SABRE (rocket engine)
A model of SABRE
|Country of origin||United Kingdom|
|Designer||Reaction Engines Limited|
|Status||Research and development|
|Propellant||Air and LO2 / liquid hydrogen[dead link]|
|Cycle||Combined cycle precooled jet engine and closed cycle rocket engine|
|Thrust (vac.)||Approx. 2,940 kN (660,000 lbf)|
|Thrust (SL)||Approx. 1,960 kN (440,000 lbf)|
|Thrust-to-weight ratio||Up to 14 (atmospheric)|
|Isp (vac.)||460 seconds (4.5 km/s)|
|Isp (SL)||3,600 seconds (35 km/s)|
SABRE (Synergistic Air-Breathing Rocket Engine) is a concept under development by Reaction Engines Limited for a hypersonic precooled hybrid air-breathing rocket engine. The engine is being designed to achieve single-stage-to-orbit capability, propelling the proposed Skylon spaceplane to low Earth orbit. SABRE is an evolution of Alan Bond's series of liquid air cycle engine (LACE) and LACE-like designs that started in the early/mid-1980s for the HOTOL project.
The design comprises a single combined cycle rocket engine with two modes of operation. The air-breathing mode combines a turbo-compressor with a lightweight air precooler positioned just behind the inlet cone. At high speeds this precooler cools the hot, ram-compressed air leading to a very high pressure ratio within the engine. The compressed air is subsequently fed into the rocket combustion chamber where it is ignited along with stored liquid hydrogen. The high pressure ratio allows the engine to provide high thrust at very high speeds and altitudes. The low temperature of the air permits light alloy construction to be employed and allow a very lightweight engine—essential for reaching orbit. In addition, unlike the LACE concept, SABRE's precooler does not liquefy the air, letting it run more efficiently.
After shutting the inlet cone off at Mach 5.14, 28.5 km altitude, the system continues as a closed-cycle high-performance rocket engine burning liquid oxygen and liquid hydrogen from on-board fuel tanks, potentially allowing a hybrid spaceplane concept like Skylon to reach orbital velocity after leaving the atmosphere on a steep climb.
The precooler concept evolved from an idea originated by Robert P. Carmichael in 1955. This was followed by the liquid air cycle engine (LACE) idea which was originally explored by General Dynamics in the 1960s as part of the US Air Force's aerospaceplane efforts.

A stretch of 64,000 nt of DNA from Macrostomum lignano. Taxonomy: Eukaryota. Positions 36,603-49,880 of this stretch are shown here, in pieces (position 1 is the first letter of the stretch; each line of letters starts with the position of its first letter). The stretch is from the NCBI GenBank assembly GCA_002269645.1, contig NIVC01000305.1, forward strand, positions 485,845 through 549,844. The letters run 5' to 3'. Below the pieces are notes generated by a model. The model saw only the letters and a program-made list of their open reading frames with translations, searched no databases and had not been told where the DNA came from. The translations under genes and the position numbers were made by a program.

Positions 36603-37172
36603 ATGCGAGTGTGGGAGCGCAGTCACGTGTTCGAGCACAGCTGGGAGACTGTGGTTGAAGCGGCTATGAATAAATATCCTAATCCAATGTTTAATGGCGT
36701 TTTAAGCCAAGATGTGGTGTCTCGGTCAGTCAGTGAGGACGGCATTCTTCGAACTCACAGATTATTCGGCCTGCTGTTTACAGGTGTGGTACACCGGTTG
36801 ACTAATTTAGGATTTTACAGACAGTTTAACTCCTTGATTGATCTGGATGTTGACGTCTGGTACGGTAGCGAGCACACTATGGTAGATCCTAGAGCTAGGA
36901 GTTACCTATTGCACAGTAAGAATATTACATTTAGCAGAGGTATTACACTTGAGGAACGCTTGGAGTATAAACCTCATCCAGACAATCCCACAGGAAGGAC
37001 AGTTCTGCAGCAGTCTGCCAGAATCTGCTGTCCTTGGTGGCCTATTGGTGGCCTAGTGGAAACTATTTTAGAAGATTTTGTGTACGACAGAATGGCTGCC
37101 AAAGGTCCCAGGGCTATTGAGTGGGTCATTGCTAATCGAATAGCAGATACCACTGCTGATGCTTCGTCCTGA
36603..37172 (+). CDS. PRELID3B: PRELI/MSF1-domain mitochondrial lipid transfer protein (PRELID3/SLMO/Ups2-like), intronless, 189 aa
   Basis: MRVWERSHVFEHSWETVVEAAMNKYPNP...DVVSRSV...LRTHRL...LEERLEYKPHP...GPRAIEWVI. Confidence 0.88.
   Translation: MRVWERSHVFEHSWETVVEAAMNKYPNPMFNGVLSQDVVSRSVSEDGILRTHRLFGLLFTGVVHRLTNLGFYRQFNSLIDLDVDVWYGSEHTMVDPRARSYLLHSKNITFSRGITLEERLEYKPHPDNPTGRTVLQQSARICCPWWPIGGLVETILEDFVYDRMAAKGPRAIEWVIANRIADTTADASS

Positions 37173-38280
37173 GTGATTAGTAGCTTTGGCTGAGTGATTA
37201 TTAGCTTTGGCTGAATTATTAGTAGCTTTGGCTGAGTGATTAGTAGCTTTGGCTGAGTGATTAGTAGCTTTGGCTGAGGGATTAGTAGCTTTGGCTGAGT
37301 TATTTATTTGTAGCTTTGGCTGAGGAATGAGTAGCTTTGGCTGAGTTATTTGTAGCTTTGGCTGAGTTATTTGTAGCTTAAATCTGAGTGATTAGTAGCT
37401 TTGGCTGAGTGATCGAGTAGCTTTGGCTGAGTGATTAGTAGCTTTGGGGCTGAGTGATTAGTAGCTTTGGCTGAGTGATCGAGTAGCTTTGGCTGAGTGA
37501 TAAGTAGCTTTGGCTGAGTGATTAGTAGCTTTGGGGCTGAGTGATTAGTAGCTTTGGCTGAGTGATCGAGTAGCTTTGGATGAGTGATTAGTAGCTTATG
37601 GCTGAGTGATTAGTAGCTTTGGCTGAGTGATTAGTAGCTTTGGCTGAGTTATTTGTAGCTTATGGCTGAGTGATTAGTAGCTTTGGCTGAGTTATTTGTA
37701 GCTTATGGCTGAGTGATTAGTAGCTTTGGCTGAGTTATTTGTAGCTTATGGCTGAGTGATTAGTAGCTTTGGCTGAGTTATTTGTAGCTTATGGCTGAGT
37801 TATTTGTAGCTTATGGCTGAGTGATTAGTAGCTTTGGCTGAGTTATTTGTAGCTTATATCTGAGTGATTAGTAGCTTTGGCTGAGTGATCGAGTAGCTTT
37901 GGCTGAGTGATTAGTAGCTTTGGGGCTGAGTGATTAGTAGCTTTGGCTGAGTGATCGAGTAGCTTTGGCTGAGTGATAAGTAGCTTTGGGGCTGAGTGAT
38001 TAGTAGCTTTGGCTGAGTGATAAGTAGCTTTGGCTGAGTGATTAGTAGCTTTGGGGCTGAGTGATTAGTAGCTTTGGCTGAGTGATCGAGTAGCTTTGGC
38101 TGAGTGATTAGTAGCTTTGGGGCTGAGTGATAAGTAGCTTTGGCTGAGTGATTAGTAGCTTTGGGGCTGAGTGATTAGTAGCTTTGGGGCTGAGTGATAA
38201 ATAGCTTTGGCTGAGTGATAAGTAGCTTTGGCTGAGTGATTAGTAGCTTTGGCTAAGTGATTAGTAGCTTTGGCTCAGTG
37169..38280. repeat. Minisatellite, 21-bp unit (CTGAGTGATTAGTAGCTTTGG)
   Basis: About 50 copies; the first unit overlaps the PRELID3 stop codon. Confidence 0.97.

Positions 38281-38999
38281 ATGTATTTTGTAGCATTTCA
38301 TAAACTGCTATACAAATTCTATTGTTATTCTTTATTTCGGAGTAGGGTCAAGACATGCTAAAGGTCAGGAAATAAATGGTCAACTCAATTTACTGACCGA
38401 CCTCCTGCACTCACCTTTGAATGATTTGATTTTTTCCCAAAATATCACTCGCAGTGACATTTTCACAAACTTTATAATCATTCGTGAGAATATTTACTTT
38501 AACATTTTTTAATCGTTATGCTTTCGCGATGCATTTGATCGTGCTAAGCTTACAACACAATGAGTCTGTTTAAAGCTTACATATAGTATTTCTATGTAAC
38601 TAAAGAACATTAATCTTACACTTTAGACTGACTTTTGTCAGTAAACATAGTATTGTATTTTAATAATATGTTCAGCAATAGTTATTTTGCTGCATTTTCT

The LACE system was to be placed behind a supersonic air intake which would compress the air through ram compression, then a heat exchanger would rapidly cool it using some of the liquid hydrogen fuel stored on board. The resulting liquid air was then processed to separate the liquid oxygen for combustion. The amount of warmed hydrogen was too great to burn with the oxygen, so most was to be expelled, giving useful thrust, but greatly reducing the potential efficiency. Instead, as part of the HOTOL project, the RB545 engine was developed with more efficient cycle. The engine was given the Rolls Royce name "Swallow".
In 1989, after funding for HOTOL ceased, Bond and several others formed Reaction Engines Limited to continue research. The RB545's precooler had issues with embrittlement, excess liquid hydrogen consumption, patents and the Official Secrets Act, so Bond developed SABRE instead.
In 2016 the project received £60m in funds from the UK government and ESA for a demonstrator involving the full cycle.
Like the RB545, the SABRE design is neither a conventional rocket engine nor jet engine, but a hybrid that uses air from the environment at low speeds/altitudes, and stored liquid oxygen (LOX) at higher altitude. The SABRE engine "relies on a heat exchanger capable of cooling incoming air to −150 °C (−238 °F), to provide oxygen for mixing with hydrogen and provide jet thrust during atmospheric flight before switching to tanked liquid oxygen when in space."
At the front of the engine, a simple translating axisymmetric shock cone inlet slows the air to subsonic speeds using two shock reflections. Part of the air then passes through a precooler into the central core, with the remainder passing directly through a ring of bypass ramjets. The central core of SABRE behind the precooler uses a turbo-compressor run off the same gaseous helium loop Brayton cycle which compresses the air and feeds it into four high pressure combined cycle rocket engine combustion chambers. The oxygen is also fed to the combustion unit, using a turbopump.
In 2011, hardware testing of the heat exchanger technology "crucial to [the] hybrid air- and liquid oxygen-breathing [SABRE] rocket motor" was completed, demonstrating that the technology is viable. The tests validated that the heat exchanger could perform as needed for the engine to obtain adequate oxygen from the atmosphere to support the low-altitude, high-performance operation.